February 27, 2024


A Ford-branded plug in the charging port of a car.

Opting out of plugging in.
Photo: Scott Olson/Getty Images (Getty Images)

There was an awkward moment on the Ford earnings call yesterday (Feb. 6). Investors are happy that the company is increasing its dividend. Revenue was better than expected at $43 billion for the quarter, even as the months-long United Auto Workers strike took a big bite out of profits (a $523 million loss, really) because dealers got less inventory and workers negotiated better pay and benefits. But there was another cause for the womp-womps: Reduced ambitions for Ford’s electric vehicle plans.

The automaker has been cutting EV prices and production because demand isn’t lining up with where expectations had been even a short while ago. With EVs making up 40% of the automaker’s capital expenditures, Ford executives laid out all the things they’re doing to bring costs in line: Battery plant construction is getting delayed in Kentucky, battery plant capacity is being reduced in Michigan, and yet another battery plant is being forgone in Turkey.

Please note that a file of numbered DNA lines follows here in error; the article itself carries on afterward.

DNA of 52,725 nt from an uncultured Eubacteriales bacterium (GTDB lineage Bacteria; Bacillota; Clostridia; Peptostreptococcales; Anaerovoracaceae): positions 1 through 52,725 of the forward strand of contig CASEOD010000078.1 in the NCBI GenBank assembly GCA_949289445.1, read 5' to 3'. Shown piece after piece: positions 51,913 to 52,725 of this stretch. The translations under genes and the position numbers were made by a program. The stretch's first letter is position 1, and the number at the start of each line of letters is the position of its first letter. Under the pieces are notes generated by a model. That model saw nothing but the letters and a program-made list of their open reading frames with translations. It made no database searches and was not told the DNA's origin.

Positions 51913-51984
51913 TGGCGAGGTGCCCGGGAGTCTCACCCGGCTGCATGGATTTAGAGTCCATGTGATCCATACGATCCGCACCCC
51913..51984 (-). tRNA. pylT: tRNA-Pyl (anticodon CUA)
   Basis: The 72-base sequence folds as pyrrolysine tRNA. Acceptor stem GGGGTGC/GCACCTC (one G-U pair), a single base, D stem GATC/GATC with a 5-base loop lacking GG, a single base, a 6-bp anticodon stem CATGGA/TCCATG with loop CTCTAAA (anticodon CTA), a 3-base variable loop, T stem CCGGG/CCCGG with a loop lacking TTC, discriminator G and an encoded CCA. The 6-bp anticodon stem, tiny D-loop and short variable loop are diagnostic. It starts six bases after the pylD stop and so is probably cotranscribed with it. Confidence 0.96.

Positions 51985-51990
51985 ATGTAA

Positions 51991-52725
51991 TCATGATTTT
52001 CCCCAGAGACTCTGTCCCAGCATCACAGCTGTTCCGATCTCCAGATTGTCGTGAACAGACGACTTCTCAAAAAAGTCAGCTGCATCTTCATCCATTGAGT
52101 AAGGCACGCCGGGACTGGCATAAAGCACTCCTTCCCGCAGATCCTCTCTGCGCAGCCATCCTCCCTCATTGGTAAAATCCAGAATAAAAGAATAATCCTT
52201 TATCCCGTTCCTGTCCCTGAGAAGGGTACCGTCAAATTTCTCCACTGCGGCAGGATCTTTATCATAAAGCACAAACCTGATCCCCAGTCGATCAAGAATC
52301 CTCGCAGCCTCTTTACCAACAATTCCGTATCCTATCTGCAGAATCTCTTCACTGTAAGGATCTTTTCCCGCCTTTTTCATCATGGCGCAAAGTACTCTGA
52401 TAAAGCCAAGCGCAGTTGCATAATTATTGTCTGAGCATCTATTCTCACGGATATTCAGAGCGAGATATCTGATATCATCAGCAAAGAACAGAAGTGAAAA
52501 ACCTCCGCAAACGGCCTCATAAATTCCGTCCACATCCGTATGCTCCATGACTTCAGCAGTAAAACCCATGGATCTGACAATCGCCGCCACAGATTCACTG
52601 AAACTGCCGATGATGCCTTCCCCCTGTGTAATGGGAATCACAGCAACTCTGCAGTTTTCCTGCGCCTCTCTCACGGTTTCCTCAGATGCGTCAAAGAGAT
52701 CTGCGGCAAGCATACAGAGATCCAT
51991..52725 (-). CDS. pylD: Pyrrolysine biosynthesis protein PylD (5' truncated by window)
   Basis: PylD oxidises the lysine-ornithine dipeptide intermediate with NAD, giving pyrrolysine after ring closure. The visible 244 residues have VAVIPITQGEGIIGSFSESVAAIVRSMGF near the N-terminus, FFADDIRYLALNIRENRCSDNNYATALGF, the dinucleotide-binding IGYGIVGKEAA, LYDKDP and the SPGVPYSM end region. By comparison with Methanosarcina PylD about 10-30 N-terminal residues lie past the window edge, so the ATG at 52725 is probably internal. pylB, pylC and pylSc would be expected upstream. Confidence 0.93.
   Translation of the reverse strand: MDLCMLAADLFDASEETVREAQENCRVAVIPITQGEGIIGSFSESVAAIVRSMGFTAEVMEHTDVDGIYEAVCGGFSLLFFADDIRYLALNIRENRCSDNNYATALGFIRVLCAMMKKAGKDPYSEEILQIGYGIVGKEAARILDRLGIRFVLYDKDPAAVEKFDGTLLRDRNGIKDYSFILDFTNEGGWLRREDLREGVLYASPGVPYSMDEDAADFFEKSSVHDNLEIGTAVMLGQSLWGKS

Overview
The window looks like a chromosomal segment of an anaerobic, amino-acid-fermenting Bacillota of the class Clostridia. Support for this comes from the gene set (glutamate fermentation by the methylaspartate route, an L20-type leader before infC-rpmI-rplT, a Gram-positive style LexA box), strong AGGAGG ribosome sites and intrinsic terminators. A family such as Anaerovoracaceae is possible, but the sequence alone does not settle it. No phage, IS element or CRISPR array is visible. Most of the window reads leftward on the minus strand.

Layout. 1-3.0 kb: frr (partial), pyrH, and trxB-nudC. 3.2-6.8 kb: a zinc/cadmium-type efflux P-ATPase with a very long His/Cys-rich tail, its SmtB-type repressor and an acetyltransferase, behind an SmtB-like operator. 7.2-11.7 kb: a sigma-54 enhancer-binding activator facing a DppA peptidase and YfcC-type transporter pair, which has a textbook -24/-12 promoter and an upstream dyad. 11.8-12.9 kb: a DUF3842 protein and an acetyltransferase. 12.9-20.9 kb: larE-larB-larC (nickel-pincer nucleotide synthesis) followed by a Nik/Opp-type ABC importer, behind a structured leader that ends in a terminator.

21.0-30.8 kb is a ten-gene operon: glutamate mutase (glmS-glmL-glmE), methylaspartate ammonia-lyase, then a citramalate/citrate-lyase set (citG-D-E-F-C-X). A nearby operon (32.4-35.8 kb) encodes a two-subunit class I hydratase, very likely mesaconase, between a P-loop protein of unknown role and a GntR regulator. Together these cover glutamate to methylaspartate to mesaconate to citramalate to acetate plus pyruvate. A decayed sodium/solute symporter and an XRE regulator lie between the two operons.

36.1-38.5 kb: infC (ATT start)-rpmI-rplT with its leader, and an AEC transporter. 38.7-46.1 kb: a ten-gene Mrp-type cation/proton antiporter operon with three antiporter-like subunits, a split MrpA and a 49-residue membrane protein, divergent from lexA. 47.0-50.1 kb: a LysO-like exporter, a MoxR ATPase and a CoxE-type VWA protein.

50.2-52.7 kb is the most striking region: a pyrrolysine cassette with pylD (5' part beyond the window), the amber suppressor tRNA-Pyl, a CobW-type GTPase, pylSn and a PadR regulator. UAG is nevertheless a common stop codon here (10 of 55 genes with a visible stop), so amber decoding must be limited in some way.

CEO Jim Farley spent some time at the top of the call pumping up his company’s hybrid sales, which he said were up 20% in 2023 and forecast would jump another 40% this year.

‘Robust’ but not enough

Ford has long acknowledged that it was going to take time for EVs to become the profit center that they’ll have to be as the US pushes for their wider adoption, but that realization is sinking in more heavily by the day. So the company is going to squeeze whatever profits it can on the first-generation products it already has on the market. They’ll launch second-gen models “only when they can be profitable and deliver the kind of returns we want,” as chief operating officer Marin Gjaja put it.

There is a bright spot, though: EV buyers are loyal. “The EV customers are very robust… They do not repurchase ICE or hybrid vehicles,” Farley said on the call. It’s on Ford, he added, “to get the cost right.”



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